Inspirational Quotes

"I have learned that people will forget what you said; people will forget what you did, but people will never forget how you made them feel."

--Maya Angelou

"Live as if your were to die tomorrow. Learn as if you were to live forever. You must learn to be still in the midst of activity and be vibrantly alive in repose."


Selective Mutism

Selected Mutism

The essential feature of Selective Mutism is the persistent failure to speak in specific social situations (e.g., school, with playmates) where speaking is expected, despite speaking in other situations.

Symptoms include:

  • Consistent failure to speak in specific social situations (in which there is an expectation for speaking, e.g., at school) despite speaking in other situations.

  • The disturbance interferes with educational or occupational achievement or with social communication.

  • The duration of the disturbance is at least 1 month (not limited to the first month of school).

  • The failure to speak is not due to a lack of knowledge of, or comfort with, the spoken language required in the social situation.

  • The disturbance is not better accounted for by a Communication Disorder (e.g., Stuttering) and does not occur exclusively during the course of a Pervasive Developmental Disorder, Schizophrenia, or other Psychotic Disorder.


Both environmental and biological causes have been suggested. Frequently inadequacy of the parent–child relationship is cited as a cause of rumination disorder, forcing the child to seek gratification internally; however, no clear evidence to support this theory exists. Predisposing factors for rumination disorder may also include other psychosocial stressors such as lack of stimulation or neglect. Exploration of the relationship between rumination disorder and gastroesophageal reflux may prove fruitful. Genetic factors in the disorder are unknown.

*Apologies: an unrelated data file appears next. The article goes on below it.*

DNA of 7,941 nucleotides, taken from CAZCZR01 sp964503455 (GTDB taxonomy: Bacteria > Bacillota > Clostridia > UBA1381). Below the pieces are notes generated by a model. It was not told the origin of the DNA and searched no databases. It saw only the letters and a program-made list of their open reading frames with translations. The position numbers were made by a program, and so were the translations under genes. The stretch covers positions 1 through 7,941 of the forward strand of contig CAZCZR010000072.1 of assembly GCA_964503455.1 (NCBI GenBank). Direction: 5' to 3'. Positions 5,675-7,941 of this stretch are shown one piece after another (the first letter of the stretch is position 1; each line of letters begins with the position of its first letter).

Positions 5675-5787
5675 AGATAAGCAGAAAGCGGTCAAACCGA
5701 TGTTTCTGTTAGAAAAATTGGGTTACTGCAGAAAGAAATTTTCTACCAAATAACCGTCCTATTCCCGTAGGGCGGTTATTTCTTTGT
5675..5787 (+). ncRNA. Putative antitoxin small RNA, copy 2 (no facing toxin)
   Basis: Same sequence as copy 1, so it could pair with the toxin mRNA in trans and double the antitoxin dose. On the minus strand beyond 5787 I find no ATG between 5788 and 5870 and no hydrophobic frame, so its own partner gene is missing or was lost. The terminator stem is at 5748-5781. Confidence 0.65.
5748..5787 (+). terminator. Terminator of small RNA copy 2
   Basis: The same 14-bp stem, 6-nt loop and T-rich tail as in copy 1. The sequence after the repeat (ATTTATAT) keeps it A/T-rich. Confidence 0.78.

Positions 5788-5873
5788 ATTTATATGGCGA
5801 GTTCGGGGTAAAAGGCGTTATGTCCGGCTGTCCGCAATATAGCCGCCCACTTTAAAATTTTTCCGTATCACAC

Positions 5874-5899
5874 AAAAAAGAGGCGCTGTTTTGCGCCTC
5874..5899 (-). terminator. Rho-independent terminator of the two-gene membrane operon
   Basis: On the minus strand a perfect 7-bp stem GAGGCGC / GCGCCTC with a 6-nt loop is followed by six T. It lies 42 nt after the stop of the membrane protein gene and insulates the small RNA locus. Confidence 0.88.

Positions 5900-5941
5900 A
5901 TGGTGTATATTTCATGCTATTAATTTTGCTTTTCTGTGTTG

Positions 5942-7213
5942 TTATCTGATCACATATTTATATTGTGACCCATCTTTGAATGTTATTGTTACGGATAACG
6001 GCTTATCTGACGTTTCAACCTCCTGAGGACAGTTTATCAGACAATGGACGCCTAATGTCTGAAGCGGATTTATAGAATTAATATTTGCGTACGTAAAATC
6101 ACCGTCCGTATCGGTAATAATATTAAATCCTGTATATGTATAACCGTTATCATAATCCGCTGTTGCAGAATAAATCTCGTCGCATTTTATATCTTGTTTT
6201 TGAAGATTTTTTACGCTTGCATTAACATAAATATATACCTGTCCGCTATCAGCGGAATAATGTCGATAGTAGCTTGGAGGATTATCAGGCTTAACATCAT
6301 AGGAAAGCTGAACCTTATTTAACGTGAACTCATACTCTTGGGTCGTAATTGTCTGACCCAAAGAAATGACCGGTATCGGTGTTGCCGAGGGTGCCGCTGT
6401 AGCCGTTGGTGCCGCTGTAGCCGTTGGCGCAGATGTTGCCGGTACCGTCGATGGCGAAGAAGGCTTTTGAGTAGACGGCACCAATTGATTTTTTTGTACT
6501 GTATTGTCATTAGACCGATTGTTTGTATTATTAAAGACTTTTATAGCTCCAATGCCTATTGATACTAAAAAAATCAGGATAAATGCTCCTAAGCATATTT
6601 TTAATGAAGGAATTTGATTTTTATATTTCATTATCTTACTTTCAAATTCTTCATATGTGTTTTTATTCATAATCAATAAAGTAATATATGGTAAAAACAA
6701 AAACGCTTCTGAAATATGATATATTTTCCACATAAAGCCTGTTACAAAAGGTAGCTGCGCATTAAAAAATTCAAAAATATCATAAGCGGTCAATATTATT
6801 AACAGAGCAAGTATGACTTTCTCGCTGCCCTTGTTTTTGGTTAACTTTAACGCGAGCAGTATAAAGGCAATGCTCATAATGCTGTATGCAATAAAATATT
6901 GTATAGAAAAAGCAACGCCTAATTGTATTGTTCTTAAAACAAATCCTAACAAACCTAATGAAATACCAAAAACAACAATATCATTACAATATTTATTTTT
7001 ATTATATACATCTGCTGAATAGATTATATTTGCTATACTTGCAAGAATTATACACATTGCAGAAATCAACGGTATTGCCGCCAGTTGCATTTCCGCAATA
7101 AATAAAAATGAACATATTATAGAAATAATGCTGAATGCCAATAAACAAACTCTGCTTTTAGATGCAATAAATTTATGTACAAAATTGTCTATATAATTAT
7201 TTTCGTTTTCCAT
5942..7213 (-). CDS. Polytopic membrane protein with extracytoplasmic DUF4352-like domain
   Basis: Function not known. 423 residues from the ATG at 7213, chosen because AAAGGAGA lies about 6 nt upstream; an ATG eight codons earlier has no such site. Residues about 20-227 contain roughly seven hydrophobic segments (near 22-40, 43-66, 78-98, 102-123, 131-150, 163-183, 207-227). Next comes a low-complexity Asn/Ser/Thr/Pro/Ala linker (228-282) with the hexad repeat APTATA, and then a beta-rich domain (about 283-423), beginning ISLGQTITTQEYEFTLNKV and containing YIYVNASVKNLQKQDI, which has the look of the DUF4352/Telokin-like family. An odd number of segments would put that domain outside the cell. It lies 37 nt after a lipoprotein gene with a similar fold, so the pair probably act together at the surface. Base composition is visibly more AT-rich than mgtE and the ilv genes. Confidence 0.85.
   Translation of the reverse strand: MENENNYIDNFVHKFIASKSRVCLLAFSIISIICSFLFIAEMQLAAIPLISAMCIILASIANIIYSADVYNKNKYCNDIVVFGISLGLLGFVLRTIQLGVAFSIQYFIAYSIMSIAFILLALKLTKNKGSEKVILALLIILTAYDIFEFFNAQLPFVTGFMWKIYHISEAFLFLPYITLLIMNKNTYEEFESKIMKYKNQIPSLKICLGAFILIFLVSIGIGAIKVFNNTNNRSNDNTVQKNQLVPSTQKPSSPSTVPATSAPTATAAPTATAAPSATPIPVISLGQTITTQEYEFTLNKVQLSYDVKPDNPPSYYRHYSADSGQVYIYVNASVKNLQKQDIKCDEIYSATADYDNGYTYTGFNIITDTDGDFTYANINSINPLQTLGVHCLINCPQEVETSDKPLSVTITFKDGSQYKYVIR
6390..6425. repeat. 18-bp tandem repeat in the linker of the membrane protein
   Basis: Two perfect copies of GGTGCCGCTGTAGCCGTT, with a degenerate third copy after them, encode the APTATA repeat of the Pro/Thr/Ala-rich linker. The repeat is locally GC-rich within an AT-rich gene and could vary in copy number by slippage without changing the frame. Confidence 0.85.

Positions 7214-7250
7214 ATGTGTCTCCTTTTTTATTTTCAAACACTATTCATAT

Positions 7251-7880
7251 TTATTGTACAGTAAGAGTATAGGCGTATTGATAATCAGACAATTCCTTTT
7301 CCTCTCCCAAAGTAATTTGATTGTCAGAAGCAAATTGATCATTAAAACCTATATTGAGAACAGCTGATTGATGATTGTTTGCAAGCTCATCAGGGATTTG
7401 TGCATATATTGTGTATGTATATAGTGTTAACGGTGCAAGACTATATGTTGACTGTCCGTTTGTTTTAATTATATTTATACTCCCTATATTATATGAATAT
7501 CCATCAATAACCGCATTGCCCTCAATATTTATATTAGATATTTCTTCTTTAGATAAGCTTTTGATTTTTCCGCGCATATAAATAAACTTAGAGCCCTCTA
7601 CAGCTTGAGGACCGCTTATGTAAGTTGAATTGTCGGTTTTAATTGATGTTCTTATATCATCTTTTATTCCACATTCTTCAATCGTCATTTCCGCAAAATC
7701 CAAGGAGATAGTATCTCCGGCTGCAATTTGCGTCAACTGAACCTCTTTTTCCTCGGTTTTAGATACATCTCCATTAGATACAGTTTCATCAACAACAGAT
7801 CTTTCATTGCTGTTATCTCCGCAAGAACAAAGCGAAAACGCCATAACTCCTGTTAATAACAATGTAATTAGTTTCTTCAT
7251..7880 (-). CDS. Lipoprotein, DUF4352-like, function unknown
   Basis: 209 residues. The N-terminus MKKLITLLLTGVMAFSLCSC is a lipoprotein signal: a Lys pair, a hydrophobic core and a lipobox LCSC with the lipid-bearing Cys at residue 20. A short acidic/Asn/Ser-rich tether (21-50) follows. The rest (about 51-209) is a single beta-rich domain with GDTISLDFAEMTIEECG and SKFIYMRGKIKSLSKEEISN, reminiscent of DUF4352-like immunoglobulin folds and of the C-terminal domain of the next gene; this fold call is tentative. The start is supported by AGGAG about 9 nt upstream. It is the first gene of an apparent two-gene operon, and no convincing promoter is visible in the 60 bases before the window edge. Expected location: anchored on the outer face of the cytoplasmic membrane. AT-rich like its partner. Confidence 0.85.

Associated Features

    Associated features of Selective Mutism may include excessive shyness, fear of social embarrassment, social isolation and withdrawal, clinging, compulsive traits, negativism, temper tantrums, or controlling or oppositional behavior, particularly at home. There may be severe impairment in social and school functioning.

    Teasing or scapegoating by peers is common. Although children with this disorder generally have normal language skills, there may occasionally be an associated Communication Disorder (e.g., Phonological Disorder, Expressive Language Disorder, or Mixed Receptive-Expressive Language Disorder) or a general medical condition that causes abnormalities of articulation.

    Mental Retardation, hospitalization, or extreme psychosocial stressors may be associated with the disorder. In addition, in clinical settings, children with Selective Mutism are almost always given an additional diagnosis of an Anxiety Disorder (especially Social Phobia).


      Onset of Selective Mutism is usually before age 5 years, but the disturbance may not come to clinical attention until entry into school. The degree of persistence of the disorder is variable. It may persist for only a few months or may continue for several years. In some cases, particularly in those with severe Social Phobia, anxiety symptoms may become chronic.

      Diagnostic criteria summarized from:

      American Psychiatric Association. (1994). Diagnostic and statistical manual of mental disorders, fourth edition. Washington, DC: American Psychiatric Association.


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